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Restaurant Equipment is Finding its Way into Outdoor Kitchens

The SalamanGrill uses an infrared broiler.

The SalamanGrill uses an infrared broiler.

Reproducing the stunning steaks found at Ruth’s Chris and Morton’s is no easy task, but consumers are increasingly willing to spend good money chasing incredible taste. In addition to an amazing piece of meat, the “secret” is in the preparation.

Brian Eskew, director of Marketing at Cerritos, Calif-based Twin Eagles says the trend toward “expanding culinary capabilities” has transcended the “foodie” culture and shows no sign of slowing. “People want to do more at home than just traditional backyard barbecuing,” he says. “We have three products of commercial origin that have had success at the consumer level. The first is a patented design called the SalamanGrill. It is a derivative of a Salamander.”

In commercial kitchens, Salamanders are used for multiple purposes such as broiling steaks or melting cheese on top. “It’s a unit that gives you an overhead, infrared burner,” explains Eskew. “There is no heat coming from the back, sides, or bottom. Some of the best steak houses in the world prepare their steaks in a Salamander using an infrared broiler, not on a grill or a flat-top griddle. We include a 10-inch pizza stone, so it’s perfect for pizzas. It’s a true commercial product that we have essentially repurposed for back yards.”

Products from Outdoor Gourmet/Fornetto allow users to get the restaurant experience at home.

Products from Outdoor Gourmet/Fornetto allow users to get the restaurant experience at home.

Rick Baker, brand manager, Outdoor Gourmet/Fornetto, believes the movement to purchase restaurant quality gear is largely spurred by wealthy homeowners who are paying $20K and up for so-called “high-end” installations.

“Consumers are asking for restaurant style cooking at home to get the same type of professional grade food that is prepared well and tastes great,” says Baker. “The only real way to accomplish this is by having an appliance that has all the features and benefits of a restaurant quality product that makes great food. For example, Wolf brand makes awesome restaurant quality commercial appliances.”

Consumers who choose to go this route usually end up dispelling some misconceptions along the way. Baker points out that many buyers, for example, automatically think stainless steel is better, when in fact the preferred professional material is cast iron. “Stainless only looks good the first day it is purchased,” he says. “Consumers wanting high end commercial grade products outside will almost always have cast iron as the main cooking surface. If you want the experience of cooking restaurant quality food at home, you need a restaurant quality appliance that has the oil management system and cast iron cooking surfaces.”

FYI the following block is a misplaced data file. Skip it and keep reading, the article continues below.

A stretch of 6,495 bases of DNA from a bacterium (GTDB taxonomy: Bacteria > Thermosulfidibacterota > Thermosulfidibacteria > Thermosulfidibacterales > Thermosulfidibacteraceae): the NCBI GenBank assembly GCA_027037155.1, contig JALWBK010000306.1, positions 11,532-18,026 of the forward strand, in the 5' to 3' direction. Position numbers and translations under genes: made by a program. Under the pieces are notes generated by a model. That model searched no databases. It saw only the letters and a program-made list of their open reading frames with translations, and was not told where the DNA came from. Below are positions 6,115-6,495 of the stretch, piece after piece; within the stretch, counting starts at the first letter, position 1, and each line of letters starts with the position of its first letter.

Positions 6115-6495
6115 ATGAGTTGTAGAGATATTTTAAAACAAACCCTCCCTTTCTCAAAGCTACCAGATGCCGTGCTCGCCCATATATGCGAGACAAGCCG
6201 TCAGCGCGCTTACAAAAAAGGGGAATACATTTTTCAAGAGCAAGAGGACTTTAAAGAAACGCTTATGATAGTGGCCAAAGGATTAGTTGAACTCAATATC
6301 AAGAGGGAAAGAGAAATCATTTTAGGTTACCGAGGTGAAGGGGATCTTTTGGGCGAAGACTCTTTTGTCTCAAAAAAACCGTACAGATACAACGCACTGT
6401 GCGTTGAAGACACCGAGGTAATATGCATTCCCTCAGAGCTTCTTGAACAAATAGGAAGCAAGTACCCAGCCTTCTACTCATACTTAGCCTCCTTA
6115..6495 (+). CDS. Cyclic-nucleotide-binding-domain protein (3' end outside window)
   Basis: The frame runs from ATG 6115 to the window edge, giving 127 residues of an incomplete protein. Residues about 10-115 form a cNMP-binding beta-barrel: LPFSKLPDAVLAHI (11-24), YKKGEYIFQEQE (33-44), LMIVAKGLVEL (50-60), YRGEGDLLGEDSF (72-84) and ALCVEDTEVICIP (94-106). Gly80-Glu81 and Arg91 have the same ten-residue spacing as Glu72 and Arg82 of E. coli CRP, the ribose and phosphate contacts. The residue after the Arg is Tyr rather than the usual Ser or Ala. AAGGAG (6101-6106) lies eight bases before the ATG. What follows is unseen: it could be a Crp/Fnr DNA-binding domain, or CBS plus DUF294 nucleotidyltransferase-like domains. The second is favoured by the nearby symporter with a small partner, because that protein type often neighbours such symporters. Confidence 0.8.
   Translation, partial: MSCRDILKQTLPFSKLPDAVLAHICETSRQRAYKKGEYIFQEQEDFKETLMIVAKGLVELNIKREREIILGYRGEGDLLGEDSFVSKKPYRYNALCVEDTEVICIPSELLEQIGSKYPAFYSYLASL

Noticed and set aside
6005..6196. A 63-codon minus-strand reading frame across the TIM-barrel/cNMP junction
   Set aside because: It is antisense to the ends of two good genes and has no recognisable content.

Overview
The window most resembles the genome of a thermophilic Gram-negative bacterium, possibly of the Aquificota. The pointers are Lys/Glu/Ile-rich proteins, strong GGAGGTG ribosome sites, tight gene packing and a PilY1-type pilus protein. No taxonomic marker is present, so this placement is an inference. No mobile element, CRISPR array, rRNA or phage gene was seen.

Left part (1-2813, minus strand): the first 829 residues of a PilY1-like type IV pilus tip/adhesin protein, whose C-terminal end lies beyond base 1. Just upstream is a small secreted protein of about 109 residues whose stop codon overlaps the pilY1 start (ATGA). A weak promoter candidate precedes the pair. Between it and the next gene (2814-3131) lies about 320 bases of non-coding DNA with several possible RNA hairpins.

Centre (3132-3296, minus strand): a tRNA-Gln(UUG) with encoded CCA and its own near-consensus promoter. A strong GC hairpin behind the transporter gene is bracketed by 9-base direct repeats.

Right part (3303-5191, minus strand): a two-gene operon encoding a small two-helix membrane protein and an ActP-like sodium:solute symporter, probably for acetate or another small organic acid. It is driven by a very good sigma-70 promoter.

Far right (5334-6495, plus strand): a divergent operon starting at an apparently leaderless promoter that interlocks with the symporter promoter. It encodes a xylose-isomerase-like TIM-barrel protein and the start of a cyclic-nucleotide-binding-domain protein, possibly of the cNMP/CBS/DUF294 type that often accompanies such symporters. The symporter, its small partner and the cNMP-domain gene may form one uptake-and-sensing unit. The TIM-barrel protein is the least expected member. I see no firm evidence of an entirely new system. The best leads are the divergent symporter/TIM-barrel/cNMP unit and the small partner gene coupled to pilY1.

A grease and oil management system called “Grill Smart” (found exclusively in the Fervor line of grills), and cast iron cooking grates are used on the main and side burners.

The Artisan Fire Pizza Oven from Kalamazoo Gourmet.

The Artisan Fire Pizza Oven from Kalamazoo Gourmet.

“The cooking grates have been scientifically tested to allow just the right amount of oil and fat to enter the cooking chamber, while directing the rest of the oils away from the food,” explains Baker. “You get less flare ups and food that is healthier to eat…After all, consumers want food that taste good regardless of the price.  We promote this lifestyle and provide the product that gets the restaurant experience at home at an affordable price.”

Russ Faulk, vice president, Marketing and Product Development, Kalamazoo Gourmet, believes pop culture via The Food Network is a huge motivator for many customers. Celebrity chefs, he says, have made cooking the equivalent of a spectator sport, and all of it has increased demand for commercial-style ranges, refrigeration and specialty equipment that has “grown in popularity indoors over the last couple of decades, and now we are seeing it move outdoors.”